How to reduce your caravan payload by 200kg

ByMarty LedwichSeptember 28, 2020
5 MINUTE READ
How to reduce your caravan payload by 200kg

Does your caravan have a weight problem? Perhaps you need to put it on a diet. We show you how to reduce your caravan payload by 200kg.

When we made the transition from a camper-trailer to a caravan, we fell into a trap. It’s a trap that many first-time caravanners also fall into, and it’s a trap that is seemingly impossible to get out of. It’s called overpacking, and it’s the reason so many rigs on the road are overweight. But it needn’t be that way. Reducing your payload can be as simple as making a few informed choices when specifying a new caravan and then being a bit more intelligent about what you put into it.

Here are eight items that you can change right now that will reduce your caravan payload by 200kg.

1. Batteries

Everyone is into free camping these days and to do that you need batteries. The more modern conveniences you want to run, the more battery capacity you’ll need. A typical AGM 100 ah battery weighs around 35kg. If you have two AGM batteries in your van, that’s 70kg of weight in the batteries alone. Lithium batteries have twice the usable capacity and they weigh half as much as their AGM equivalents. They are also much more affordable than they were five years ago. If you replace those two AGM batteries with a single 100ah Lithium battery weighing 11kg, you will save 59kg.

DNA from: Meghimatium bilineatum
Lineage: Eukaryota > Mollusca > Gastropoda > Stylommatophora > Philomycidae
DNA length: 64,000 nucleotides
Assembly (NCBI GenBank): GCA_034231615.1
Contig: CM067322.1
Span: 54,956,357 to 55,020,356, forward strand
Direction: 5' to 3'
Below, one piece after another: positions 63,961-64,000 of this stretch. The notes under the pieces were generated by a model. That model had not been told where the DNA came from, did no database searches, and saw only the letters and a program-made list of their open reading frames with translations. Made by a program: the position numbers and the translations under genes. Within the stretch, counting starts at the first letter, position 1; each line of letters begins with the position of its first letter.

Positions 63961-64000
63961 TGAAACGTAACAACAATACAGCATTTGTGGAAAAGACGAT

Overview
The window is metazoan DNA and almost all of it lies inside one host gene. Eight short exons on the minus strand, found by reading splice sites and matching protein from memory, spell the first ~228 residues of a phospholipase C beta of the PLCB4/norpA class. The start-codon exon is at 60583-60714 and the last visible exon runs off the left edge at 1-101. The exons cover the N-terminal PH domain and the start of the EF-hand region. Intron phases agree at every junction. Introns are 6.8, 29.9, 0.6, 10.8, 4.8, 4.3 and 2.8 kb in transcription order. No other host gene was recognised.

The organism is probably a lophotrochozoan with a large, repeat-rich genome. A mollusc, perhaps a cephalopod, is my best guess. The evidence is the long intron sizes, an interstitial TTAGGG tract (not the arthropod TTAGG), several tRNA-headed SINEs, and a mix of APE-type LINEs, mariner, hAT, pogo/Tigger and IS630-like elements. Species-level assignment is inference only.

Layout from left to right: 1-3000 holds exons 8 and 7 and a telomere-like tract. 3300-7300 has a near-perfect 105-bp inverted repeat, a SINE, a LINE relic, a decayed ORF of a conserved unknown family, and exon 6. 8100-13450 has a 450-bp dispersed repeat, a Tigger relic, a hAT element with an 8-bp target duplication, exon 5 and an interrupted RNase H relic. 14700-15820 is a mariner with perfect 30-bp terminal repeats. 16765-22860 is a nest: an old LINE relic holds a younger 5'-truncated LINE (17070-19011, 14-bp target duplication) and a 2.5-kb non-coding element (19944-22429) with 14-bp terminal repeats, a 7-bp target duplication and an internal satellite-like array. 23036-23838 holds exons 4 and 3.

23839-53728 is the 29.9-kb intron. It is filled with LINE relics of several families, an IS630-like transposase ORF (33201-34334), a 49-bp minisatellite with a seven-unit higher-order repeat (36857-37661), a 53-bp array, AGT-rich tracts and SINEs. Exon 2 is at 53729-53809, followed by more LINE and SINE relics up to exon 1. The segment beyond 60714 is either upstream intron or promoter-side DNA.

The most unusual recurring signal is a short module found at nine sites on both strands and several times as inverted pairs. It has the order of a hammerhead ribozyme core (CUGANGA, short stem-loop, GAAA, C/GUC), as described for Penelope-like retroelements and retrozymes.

reduce payload and replace heavy AGM Batteries

These AGM batteries weigh over 35kg each

2. Washing Machine

If you’re a touring family or a couple on the lap of the country, chances are you will have a washing machine in your caravan. Just like domestic washing machines, the RV-specific models come in either top or front load and most are capable of washing around 3.5kg. What you probably don’t know is there is a vast weight difference between the two. A front-load washing machine requires considerable ballast weight to keep it stable. As a result, a Dometic 3kg front-load washing machine weighs a whopping 54kg. A Sphere 3.3kg top load washer weighs just 18.5kg. That’s a difference of 35.5kg.